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The F&B industry drives the retail market

The commercial landscape of Beirut evolves apace with restaurant operators’ appetite. The F&B industry undoubtedly dictates the development of commercial hubs across the capital. F&B operators move in tandem from one location to another. Growing demand for a particular area has immediate repercussions on asking rental values. When they migrate, they also do it as a group, and prices drop sharply. Within a few months, a neighborhood could go from being a slumbering residential area to a buzzing attraction hub to night prowlers. It is a mad race then between established and startup F&B concept operators to find the best locations – at the best deals. The mood of the F&B chiefs makes or breaks a particular location. Retail areas move at the rhythm of their whims – as testify the following four examples: Maarad Street, Gemmayze, Mar Mikhael, and Badaro.

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The Transformation of Ras el Nabeh

The area of Ras el Nabeh is a near perfect right triangle delimitated by three major highways: Abdallah Yafi (formerly called Fouad I), Bechara el Khoury, and Damascus. Ras el Nabeh is a central residential neighborhood that is located almost midway between western and eastern Beirut. The northernmost tip of the triangle is less than 350 meters from the southern border of BCD, making it a very short walk from the trendiest, most prestigious, and best planned urban environment in the capital. Thanks to the surrounding traffic axes, Ras el Nabeh is easy to access, while its inner streets are quiet, insulated from the surrounding traffic – and its noise. This island-like quality has confirmed Ras el Nabeh as one of the city’s most sought-after residential neighborhoods. Since 2005, the area has been undergoing a surge of activity – construction sites are counted by the dozens. Sales ratios seem to indicate that the area’s popularity is likely to endure in the face of the current general stagnation.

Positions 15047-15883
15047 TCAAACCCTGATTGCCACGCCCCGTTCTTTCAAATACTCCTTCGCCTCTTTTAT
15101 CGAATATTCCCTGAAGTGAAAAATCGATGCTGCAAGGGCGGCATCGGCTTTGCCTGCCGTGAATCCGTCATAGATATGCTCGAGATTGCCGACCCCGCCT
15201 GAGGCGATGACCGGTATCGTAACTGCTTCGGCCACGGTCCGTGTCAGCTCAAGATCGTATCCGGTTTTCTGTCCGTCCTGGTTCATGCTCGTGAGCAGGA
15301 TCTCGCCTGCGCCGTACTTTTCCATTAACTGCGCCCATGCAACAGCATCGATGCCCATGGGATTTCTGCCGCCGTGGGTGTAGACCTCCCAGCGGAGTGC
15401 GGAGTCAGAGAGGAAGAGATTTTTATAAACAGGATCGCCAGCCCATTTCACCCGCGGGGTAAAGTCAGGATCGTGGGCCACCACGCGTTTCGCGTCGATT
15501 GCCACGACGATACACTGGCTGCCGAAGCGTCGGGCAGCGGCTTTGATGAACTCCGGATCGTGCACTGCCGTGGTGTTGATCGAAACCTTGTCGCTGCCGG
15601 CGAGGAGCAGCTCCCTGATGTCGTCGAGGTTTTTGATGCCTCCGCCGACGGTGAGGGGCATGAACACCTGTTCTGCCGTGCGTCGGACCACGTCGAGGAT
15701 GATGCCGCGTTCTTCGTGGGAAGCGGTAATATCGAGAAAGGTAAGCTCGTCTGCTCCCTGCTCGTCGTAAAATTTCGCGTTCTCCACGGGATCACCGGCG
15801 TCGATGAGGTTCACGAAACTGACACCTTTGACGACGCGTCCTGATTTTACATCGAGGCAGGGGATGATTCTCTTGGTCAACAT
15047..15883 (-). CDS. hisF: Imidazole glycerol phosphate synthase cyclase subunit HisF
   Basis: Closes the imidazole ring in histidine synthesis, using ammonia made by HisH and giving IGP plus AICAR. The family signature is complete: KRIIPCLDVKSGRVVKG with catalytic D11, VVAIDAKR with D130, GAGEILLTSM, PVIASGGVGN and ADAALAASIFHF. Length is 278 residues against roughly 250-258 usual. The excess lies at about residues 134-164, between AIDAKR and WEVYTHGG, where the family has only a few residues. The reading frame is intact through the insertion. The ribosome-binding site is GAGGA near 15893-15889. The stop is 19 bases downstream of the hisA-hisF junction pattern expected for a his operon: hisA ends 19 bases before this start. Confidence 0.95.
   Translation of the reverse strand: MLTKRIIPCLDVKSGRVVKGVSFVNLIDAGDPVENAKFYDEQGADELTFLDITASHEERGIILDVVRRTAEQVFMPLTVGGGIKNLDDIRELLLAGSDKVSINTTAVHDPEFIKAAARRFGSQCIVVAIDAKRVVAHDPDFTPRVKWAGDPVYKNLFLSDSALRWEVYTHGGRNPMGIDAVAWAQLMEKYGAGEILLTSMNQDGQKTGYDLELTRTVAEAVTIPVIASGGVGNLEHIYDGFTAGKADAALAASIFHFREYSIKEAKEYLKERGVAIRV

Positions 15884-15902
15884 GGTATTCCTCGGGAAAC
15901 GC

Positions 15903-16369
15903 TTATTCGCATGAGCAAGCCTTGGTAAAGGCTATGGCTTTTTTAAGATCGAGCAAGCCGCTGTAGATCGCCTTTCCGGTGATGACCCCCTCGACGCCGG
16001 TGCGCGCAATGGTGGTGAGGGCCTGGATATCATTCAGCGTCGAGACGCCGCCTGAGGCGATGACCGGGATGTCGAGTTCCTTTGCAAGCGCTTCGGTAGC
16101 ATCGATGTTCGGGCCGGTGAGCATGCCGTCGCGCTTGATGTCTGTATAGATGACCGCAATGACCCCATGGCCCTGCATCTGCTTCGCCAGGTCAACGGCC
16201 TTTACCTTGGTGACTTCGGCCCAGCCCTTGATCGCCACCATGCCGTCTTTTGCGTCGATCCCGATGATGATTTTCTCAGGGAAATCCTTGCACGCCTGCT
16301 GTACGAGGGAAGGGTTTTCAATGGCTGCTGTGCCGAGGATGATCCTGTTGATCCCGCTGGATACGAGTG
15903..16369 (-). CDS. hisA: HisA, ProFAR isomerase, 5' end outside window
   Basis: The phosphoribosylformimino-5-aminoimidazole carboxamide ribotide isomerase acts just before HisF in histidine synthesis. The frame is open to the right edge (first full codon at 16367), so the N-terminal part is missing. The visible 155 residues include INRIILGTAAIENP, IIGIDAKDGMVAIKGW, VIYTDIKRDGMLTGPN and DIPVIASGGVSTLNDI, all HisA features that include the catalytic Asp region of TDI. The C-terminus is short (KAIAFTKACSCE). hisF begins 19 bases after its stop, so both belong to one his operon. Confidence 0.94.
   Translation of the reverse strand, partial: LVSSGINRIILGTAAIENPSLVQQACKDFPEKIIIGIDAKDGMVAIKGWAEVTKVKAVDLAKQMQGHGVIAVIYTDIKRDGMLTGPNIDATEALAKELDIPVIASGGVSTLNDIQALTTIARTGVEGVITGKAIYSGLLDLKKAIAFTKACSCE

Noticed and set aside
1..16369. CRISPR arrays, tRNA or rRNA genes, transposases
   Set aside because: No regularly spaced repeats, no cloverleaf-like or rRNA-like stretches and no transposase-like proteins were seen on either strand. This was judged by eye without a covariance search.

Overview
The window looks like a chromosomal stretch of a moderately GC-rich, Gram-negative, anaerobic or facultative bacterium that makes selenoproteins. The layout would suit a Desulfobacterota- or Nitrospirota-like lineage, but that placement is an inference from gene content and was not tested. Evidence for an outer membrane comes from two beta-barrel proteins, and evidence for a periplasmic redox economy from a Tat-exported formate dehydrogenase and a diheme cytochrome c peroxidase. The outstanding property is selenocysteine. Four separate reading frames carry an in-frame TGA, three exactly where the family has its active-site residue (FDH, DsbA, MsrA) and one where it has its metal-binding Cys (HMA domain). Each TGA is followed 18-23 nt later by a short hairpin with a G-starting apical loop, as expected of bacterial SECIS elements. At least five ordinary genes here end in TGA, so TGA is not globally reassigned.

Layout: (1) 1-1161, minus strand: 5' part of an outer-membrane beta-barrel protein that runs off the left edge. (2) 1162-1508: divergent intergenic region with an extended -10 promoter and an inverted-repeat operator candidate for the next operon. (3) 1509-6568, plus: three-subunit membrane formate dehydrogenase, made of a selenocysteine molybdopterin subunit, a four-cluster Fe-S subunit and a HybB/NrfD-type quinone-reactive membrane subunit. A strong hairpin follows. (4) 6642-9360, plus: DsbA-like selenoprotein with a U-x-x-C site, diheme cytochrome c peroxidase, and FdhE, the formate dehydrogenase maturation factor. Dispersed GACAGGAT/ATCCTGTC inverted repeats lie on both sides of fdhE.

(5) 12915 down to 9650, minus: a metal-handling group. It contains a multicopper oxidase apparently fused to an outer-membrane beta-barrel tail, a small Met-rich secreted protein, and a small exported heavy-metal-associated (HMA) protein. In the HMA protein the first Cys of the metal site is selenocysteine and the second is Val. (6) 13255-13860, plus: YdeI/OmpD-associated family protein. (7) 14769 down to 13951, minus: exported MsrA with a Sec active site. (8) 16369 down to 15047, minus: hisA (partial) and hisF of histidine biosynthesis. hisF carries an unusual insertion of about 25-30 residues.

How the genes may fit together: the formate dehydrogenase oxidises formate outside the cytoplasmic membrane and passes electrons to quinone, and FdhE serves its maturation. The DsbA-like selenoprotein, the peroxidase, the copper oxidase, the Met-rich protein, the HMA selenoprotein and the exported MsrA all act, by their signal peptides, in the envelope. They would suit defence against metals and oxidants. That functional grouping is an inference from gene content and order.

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Karantina – Investors’ Playground

The area of Karantina may no longer be the official quarantine of the Port of Beirut, but it is still stigmatized by its former reputation. Over the past few decades, several new addenda to the area have further deteriorated its image. Karantina is still closely associated with the refugee camp and “Arab el Maslakh” slums. It is also home to a number of polluting industries – the slaughterhouse, the Sukleen main dumpsite, and recycling plant. Karantina has an army barracks, a fire department, and several industrial sites – mainly large steel warehouses. The area, however, has several advantages playing in its favor. It is one of the largest potential land banks in Beirut. It is also a flat strip of land, very easy to re-allot and develop, and centrally located, immediately South of the main basin of the Port of Beirut, with very easy access from one of Beirut’s main traffic arteries. For all these reasons, Karantina is currently the preferred playground of heavyweight real estate investors, who juggle property portfolios with purely speculative motives. The price of buildable BUA currently varies between USD 500-1,400, depending on plots’ location.